QMT Features: November 2012
Visionary inspection
An automated visual inspection system from Mitutoyo aims to eliminate human error in part or assembly inspection

When the challenge is to produce parts for some of the most demanding customers around then there is no alternative but to use the best manufacturing and testing equipment available.  But manufacturing efficiency is not the only vital factor to consider – checking for process step correctness is just as important.

Processes depend on visual checking to confirm, or otherwise, that all the features on a part have been machined, or that a component part of an assembly has actually been assembled – and that it has been correctly assembled. However, these checks are subject to human error which, as we know, tends to be persistent, and ensuring correct assembly can be especially tricky where similar parts are involved and so the possibility of confusion and consequent substitution exists.

Mitutoyo’s solution is the Automated Visual Inspection System whereby a single part, or assembly, is inspected by machine vision under controlled conditions for conformance to a master part and any difference found between the two is flagged immediately for remedial action. Thus human error is practically eliminated in the inspection operation, and the part can be passed as fit for onward processing with 100% confidence or, if found to be non-conforming, rejected and sent back for rework, or scrapping.

There are two modes of operation: TEACH and INSPECTION, corresponding to the procedures of instructing the system to evaluate all features of interest on the master part through a sequence of movements, image captures and comparisons, and then executing that sequence on the real part.

These systems are bespoke, being designed, built and tested to customer specification by the MGT division of Mitutoyo UK. Although all systems are custom designed, and therefore vary in detail, the essential elements are the same. Typically, every version consists of a shielded enclosure, for illumination control, inside which is a means of support for the part or assembly to be examined. This may be a rotary (or XY) table or conveyor belt, depending on how the parts are to be loaded. The heart of the system is the overhead multi-megapixel colour camera mounted on a powered bracket whose movements in three perpendicular planes (X, Y, Z) are controlled by dedicated sequencing software.

In INSPECTION Mode, after the part is placed on the table in the pre-defined location, the camera is moved from its non-operating position in the enclosure to its active station directly over the part and starts capturing images as instructed by the machine-vision software, as shown. A powerful ring-flash provides the controlled lighting necessary for absolutely consistent results. The camera is connected to its controller which, in turn, is linked via ethernet to a gauge control system and display monitor located outside the inspection booth.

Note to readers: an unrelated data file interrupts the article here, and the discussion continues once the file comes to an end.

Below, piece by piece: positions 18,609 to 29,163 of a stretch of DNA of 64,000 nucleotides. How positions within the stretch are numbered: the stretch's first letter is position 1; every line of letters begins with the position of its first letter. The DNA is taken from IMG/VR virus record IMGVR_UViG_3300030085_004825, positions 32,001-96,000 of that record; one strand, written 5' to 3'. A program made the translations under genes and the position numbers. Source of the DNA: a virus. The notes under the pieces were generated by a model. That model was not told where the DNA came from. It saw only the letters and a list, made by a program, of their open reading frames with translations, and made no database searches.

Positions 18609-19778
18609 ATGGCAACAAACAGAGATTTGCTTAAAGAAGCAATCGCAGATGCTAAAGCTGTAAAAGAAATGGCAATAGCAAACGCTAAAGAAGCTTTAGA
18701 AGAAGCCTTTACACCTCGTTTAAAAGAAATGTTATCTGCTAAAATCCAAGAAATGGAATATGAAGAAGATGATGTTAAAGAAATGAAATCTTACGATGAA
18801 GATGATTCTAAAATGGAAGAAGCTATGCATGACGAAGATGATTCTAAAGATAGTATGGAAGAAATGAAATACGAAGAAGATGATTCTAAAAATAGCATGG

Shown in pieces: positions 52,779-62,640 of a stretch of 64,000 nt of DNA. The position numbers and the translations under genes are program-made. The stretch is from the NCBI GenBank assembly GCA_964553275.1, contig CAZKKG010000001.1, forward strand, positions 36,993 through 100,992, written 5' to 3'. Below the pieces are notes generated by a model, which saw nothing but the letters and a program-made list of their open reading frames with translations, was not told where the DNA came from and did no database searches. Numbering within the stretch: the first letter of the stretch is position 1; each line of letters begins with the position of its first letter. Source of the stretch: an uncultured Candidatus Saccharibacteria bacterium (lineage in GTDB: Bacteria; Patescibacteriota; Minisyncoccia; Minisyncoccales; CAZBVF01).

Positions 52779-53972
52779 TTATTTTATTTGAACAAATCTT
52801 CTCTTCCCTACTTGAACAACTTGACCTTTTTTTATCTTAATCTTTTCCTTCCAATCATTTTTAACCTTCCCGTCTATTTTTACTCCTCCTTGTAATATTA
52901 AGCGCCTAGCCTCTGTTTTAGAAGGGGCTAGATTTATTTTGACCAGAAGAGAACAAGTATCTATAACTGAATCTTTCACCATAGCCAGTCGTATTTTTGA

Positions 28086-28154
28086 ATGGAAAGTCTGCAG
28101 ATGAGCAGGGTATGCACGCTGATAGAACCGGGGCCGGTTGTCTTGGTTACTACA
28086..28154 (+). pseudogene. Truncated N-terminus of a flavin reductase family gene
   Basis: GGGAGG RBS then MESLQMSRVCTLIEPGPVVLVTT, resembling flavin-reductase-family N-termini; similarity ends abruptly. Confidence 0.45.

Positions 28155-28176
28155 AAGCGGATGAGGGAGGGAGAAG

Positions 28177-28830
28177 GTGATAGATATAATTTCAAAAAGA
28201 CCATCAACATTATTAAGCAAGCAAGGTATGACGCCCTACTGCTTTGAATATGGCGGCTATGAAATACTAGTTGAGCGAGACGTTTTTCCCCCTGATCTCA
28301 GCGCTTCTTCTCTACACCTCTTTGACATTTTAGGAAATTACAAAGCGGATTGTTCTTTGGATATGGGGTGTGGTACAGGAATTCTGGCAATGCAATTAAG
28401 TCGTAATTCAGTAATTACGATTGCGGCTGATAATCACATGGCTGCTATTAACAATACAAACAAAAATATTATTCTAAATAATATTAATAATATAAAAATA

The first captured image is displayed on the monitor and, after confirming that the correct part has been loaded, and is in the correct orientation, more images are captured and immediately compared with the corresponding master images stored in the system during the TEACH process. Existence of feature, position and appearance are all checked. The latter check is important in cases where a feature, a hole for example, may be blocked with foreign matter, partially or completely.

As each feature is checked and found to be correct (Segment Test Pass, in the example shown above) the system automatically moves on to the next feature. Any feature failing inspection is immediately offered to the inspector for a decision before the remainder of the part is inspected. In this event the appropriate Andon warning light (red or amber) is lit above the gauge to attract the inspector's attention.  If the feature is confirmed by the inspector to be incorrect, an option to ‘abort remaining checks’ is offered, and the part is ‘sentenced’ accordingly. The results of each inspection are stored in the Gauge control computer with date, time, serial number, and so forth to provide a permanent record for future audit, if required.

The programming phase, the TEACH mode, starts by placing a previously inspected good part (the Master part) on the table in the required orientation. Then the movements of the table and camera are manually controlled to program the controller to capture the first image and store it under a description and part number. The above steps are repeated until all the features of interest are captured. During this process the positional tolerances allowed for that feature are programmed into the system to provide the basis on which features are judged.

The system is fast – on one part up to 50 holes have been inspected in less than a second. Customers also appreciate the almost unlimited flexibility of the build options available, especially the many forms of part loading that can be incorporated, including high-throughput automatic transfer lines and conveyor belt designs, as well as the possibility to inspect more than one part at once. After all, if the parts are small enough, it is more productive to capture  as many as possible in one frame, because the analysis time is almost the same for one or ten, and with efficient part handling the goal of 100% inspection is readily achieved. l
You can now view all QMT Magazine issues on your favourite tablet or smart phone.
Download the free Quality Manufacturing Today App from the Apple iTunes App Store or from QMT Magazine on Google Play.

Rob Tremain Photographer
Click above to see full page display and links to QMT articles.
Nikon logo
Vision 2016 ad
Bowers logo